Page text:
5, May 2018
Southern Cameroons in Crisis: Barrister Tambe Tiku speaks of the academic Lilliput running the Buea Council 0
Following a Fako High Court ruling, restraining the University of Buea, UB, from revoking the Degrees awarded Buea Mayor, Patrick Ekema Esunge, the Southwest Regional Secretary of the National Commission on Human Rights and Freedoms, Christopher Tambe Tiku, (seen here with our senior political man Soter Tarh Agbaw-Ebai) has asserted to The Post newspaper that the Court erred. According to Tambe Tiku, the Court, presided over by Justice Kenneth Ako Tanyi, was misled, because, Ekema did not seek equity with clean hands. Tambe Tiku asserts that Ekema is playing for time, by seeking the court to protect him, due to the case against him for fraudulently gaining admission into UB. “How do you skip the GCE Advanced Level to go to the University,” Tambe quipped?
He (Ekema) has nothing in front of the court. He says he genuinely earned the 1st and 2nd Degrees; you cannot look at the qualification without looking at the entry requirement.” Tambe Tiku says the court erred because: “You cannot say that the University be put on notice and you go further to grant the prayers of the applicant in the ex parte motion,” Tambe Tiku holds, regarding the ruling in suit No. HCF/015/WOS/18/1M/18 of April 16, 2018. He further states that Ekema used the court to deceive the public that injustice was meted on him. Ekema’s Lawyer, had, in the ex parte motion, prayed the court for: “An Order of Interim Injunction, restraining the Respondents [UB and the State of Cameroon] jointly and severally, their servants, agents and workmen from making any public statement and or holding any meetings touching on purported revocation of, and or any interference with, the Academic Degrees awarded the Applicant by the University of Buea pending the hearing and determination of the Suit now pending between the parties before this Honourable Court.” “And for such further order or orders that this Honourable Court may deem fit and proper to make in the circumstances.” Tambe Tiku, in the following interview, explains his arguments.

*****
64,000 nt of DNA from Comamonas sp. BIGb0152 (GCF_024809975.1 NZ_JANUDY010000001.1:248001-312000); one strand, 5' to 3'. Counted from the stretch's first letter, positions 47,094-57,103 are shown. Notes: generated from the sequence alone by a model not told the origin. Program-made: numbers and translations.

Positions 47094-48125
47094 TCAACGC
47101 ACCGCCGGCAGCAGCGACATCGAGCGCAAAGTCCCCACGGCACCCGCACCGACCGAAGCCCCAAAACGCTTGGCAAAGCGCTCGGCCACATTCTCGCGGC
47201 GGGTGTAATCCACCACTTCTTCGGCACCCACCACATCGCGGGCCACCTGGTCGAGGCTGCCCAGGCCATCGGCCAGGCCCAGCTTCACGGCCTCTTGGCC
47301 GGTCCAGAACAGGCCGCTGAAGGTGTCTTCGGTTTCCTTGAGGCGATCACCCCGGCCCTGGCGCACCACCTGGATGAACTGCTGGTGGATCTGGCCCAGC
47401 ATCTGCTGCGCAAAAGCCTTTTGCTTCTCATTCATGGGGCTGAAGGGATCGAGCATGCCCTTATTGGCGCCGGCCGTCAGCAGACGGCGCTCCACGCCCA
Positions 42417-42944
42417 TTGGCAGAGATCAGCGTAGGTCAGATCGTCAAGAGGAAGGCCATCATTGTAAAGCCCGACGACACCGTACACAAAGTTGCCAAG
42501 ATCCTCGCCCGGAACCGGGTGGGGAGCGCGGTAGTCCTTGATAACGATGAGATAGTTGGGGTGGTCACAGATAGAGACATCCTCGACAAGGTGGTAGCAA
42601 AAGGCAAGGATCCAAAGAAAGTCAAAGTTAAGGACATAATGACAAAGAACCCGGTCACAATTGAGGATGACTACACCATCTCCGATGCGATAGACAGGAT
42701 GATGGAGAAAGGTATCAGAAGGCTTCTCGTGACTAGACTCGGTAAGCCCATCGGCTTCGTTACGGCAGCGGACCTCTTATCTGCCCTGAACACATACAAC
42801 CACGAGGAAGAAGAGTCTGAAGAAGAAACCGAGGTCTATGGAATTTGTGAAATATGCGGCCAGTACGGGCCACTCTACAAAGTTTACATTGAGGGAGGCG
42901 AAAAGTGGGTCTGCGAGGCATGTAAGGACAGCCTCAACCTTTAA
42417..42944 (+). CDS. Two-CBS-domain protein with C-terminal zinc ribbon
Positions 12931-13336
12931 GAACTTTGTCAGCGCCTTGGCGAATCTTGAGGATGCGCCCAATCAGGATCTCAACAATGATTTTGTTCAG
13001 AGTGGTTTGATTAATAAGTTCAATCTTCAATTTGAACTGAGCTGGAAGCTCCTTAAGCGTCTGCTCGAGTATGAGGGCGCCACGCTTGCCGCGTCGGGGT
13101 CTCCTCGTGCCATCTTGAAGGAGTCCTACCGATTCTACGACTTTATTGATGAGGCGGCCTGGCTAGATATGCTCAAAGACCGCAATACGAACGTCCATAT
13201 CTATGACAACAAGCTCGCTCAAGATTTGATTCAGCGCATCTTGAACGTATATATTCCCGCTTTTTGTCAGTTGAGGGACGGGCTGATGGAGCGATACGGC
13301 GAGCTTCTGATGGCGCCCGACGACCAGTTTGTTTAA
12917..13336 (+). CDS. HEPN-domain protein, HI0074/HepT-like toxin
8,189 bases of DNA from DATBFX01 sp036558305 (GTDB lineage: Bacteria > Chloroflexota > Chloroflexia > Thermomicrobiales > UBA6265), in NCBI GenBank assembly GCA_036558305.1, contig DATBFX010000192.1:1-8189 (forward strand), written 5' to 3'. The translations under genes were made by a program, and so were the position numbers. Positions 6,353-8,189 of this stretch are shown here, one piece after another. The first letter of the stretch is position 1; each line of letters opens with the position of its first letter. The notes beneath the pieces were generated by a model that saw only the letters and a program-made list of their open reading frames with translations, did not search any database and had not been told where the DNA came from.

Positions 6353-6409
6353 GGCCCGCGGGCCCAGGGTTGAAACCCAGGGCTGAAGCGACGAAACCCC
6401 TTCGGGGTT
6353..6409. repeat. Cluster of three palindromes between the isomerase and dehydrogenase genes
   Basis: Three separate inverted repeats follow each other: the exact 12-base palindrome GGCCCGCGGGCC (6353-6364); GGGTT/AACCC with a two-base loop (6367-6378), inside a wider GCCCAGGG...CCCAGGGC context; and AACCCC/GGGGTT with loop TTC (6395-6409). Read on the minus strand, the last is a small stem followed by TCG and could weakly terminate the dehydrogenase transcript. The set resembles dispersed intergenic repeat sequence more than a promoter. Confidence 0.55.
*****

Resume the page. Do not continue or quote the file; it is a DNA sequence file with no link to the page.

The Post: How would you react to the Fako High Court ruling in the case pitting Ekema vs the University of Buea and the State of Cameroon?
Tambe Tiku: I am scandalised by the genre of the ruling granted by Justice Kenneth Ako Tanyi. He erred in several instances. Firstly, in his ruling he granted all the prayers of the applicant without giving the University and the Sate of Cameroon the opportunity to be heard.
The Post: What then is an “ex parte” motion, or a motion ex parte?
Tambe Tiku: An application is made to the court ex parte when one party is present and the other has not been informed that the court case is taking place. This can only be done in cases of emergency where there is no time to contact the other side or in cases where it is feared that the other side would do something such as leave the country or destroy evidence if they know about the court case. Additionally, an ex parte motion can be allowed by the Judge where the applicant is about to suffer prejudice if the court does not act. From the foregoing, it is important to emphasise the concept of urgency. In the case pitting Ekema Patrick Esunge vs the University of Buea and the State of Cameroon as respondents, one fails to understand how the Judge arrived or construed the concept of urgency before granting such a ruling.
The Post: You said the Judge failed in several instances. After explaining the instance of urgency, what other instances do you mean?